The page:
File #: Res 0420-2018    Version: * Name: Declaring November 11 as Polish Independence Day in NYC.
Type: Resolution Status: Adopted
Committee: Committee on Cultural Affairs, Libraries and International Intergroup Relations
On agenda: 6/28/2018
Enactment date: Law number:
Title: Resolution declaring November 11 as Polish Independence Day in the city of New York.
Sponsors: Robert F. Holden, James G. Van Bramer, Mark Gjonaj , Eric A. Ulrich, Paul A. Vallone, Carlina Rivera , Ben Kallos, Brad S. Lander, Andrew Cohen
Council Member Sponsors: 9
Attachments: 1. Res. No. 420, 2. June 28, 2018 - Stated Meeting Agenda with Links to Files, 3. Hearing Transcript - Stated Meeting 6-28-18, 4. Minutes of the Stated Meeting - June 28, 2018, 5. Committee Report 10/16/18, 6. Hearing Transcript 10/16/18, 7. Committee Report 10/29/18, 8. Hearing Transcript 10/29/18, 9. Committee Report - Stated Meeting, 10. October 31, 2018 - Stated Meeting Agenda with Links to Files, 11. Hearing Transcript - Stated Meeting 10-31-18, 12. Minutes of the Stated Meeting - October 31, 2018

Res. No. 420


Resolution declaring November 11 as Polish Independence Day in the city of New York.


By Council Members Holden, Van Bramer, Gjonaj, Ulrich, Vallone, Rivera, Kallos, Lander and Constantinides


Whereas, In 966, Duke Mieszko I, who ruled several Western Slavic tribes, consolidated his power and symbolically created the state of Poland; and

Whereas, In 1025, Boleslaw I, the son of Duke Mieszko I, established the Kingdom of Poland by expanding the region’s territory and expanding the influence of Christianity; and

Whereas, The BBC states that up until 1772, Poland went through different regime changes, including being ruled by: the kings from the royal line of Mieszko from 966 to the end of the 14th century, the elected kings of the newly created Polish-Lithuania Commonwealth in the late 1500s, the Polish Golden Age’s newly formed democratic monarchy in the 16th century, and outside influences from Russia, Prussia, Sweden, and the Ukraine in the mid-17th century; and 

Whereas, The Encyclopedia Britannica indicates that the election of Stanislaw II August Poniatowski in 1764 resulted in political and social reform, which followed in civil war and 3 major partitions of Poland by Russia, Prussia, and Austria; and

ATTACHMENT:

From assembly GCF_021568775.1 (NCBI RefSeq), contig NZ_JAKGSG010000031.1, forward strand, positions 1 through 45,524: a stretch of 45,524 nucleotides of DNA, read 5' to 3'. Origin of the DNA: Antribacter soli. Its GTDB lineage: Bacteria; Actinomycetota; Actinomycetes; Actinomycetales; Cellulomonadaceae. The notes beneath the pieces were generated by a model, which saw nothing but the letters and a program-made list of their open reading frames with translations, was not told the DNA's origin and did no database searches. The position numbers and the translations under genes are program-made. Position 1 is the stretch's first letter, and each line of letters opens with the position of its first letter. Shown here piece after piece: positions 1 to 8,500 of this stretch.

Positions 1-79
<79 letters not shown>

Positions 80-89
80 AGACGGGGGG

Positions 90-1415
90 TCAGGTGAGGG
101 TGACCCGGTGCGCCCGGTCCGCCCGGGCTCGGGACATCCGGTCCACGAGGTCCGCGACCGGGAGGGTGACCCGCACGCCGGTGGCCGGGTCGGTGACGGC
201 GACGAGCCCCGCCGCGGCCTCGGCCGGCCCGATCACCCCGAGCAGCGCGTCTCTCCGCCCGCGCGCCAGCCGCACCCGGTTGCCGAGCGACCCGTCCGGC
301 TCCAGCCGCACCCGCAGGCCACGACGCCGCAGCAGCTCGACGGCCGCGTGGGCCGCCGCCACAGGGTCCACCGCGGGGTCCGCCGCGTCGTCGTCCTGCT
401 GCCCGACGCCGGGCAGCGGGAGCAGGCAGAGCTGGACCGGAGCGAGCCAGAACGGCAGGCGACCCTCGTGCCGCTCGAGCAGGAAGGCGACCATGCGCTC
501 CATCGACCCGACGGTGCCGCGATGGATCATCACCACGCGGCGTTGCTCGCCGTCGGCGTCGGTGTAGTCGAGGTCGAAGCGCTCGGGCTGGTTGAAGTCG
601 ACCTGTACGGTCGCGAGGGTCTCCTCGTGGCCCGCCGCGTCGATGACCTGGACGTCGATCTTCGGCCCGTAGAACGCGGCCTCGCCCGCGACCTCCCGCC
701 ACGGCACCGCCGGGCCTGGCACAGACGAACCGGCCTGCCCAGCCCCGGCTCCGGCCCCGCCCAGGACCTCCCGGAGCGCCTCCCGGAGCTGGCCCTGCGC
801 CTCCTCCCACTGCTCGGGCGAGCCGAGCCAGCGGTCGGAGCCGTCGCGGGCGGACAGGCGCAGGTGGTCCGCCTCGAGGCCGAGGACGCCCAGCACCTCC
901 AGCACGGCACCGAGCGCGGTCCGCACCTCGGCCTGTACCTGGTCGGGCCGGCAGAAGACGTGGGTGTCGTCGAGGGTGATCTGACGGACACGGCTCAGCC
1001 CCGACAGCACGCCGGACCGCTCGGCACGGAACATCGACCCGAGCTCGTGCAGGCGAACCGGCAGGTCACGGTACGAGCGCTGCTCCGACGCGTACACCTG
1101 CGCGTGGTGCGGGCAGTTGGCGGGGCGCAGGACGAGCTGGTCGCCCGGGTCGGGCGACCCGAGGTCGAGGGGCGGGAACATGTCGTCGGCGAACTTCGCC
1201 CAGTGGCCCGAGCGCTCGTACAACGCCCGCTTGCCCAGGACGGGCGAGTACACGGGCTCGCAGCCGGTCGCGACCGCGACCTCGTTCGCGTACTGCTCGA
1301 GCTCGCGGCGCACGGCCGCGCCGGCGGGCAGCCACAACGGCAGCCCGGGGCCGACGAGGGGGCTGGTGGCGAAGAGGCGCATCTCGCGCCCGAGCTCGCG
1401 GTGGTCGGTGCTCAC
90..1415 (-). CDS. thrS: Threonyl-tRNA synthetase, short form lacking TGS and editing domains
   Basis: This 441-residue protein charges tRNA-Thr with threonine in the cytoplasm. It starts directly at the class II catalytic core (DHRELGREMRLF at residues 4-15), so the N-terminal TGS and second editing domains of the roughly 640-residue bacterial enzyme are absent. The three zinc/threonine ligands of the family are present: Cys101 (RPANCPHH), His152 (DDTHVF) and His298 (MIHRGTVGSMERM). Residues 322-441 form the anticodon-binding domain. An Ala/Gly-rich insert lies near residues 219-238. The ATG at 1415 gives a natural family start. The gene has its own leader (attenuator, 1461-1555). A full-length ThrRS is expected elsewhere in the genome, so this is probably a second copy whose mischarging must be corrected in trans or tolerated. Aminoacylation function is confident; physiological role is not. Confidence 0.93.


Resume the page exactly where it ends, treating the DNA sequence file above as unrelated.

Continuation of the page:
Whereas, In 1795, due to the civil war and partitions, an Independent Poland ceased to exist; and

Whereas, After Poland lost its independence, there was a complete lack of public political activity, however, after years had passed, Polish nationalism and the fight for Polish Independence began to grow rapidly; and

 Whereas, The Adam Mickiewicz Institute notes that from 1795 to 1918, there were many uprisings and armed protests for Polish Independence, such as the Kosciuszko Insurrection in 1794, the November Insurrection in 1830 and the Uprising of January in 1863; and

Whereas, According to the BBC, from 1864 to 1914, the Polish national movement, in the then-partitioned Poland, shifted focus from armed protest to strengthening what was left of Poland through education, culture, and political parties, which fostered social reform and pushed for stronger advocacy for Polish Independence at the courts of the enemies of former Poland; and

Whereas, On November 11, 1918, due to World War I’s end and the subsequent changes to Europe’s political map, Poland regained independence and was restored as a country; and

Whereas, Since regaining independence in 1918, Poland has been involved in numerous important events, including: being invaded by Nazi Germany in 1939 which began World War II; being forced to adopt communism by the Soviet Union as the People’s Republic of Poland in 1945; the Solidarity movement in the 1980s that resulted in the deterioration of communism and the establishment of the Third Polish Republic; and becoming a recognized role model for countries that experienced political transformation after the revolutions of 1989; and

Whereas, Poland’s Ministry of Foreign Affairs indicates that Poland has celebrated Independence Day since 1920, with November 11 receiving the status of a state holiday in 1937; and

Whereas, According to data from the American Community Survey, there are approximately 200,342 people of Polish ancestry within New York City; and

Whereas, New York City is often called America’s most Polish town, with many Polish restaurants, markets, and cultural institutes existing within the city; and

Whereas, Along with the culture, New York City has also recognized and celebrated Polish history, including its’ commemoration of exemplary Polish leaders, such as Casimir Pulaski with the 80th annual Pulaski Day Parade on Fifth Avenue, and Tadeusz Kosciuszko with the naming of the Kosciuszko Bridge which connects Greenpoint, Brooklyn, often called Little Poland, to Maspeth, Queens; and 

Whereas, Declaring November 11 as Polish Independence Day in New York City will strengthen Polish-American pride, while commemorating the anniversary of the restoration of Poland’s independence in 1918 and Poland’s rich history; now, therefore, be it

Resolved, That the Council of the City of New York declare November 11 as Polish Independence Day in the city of New York.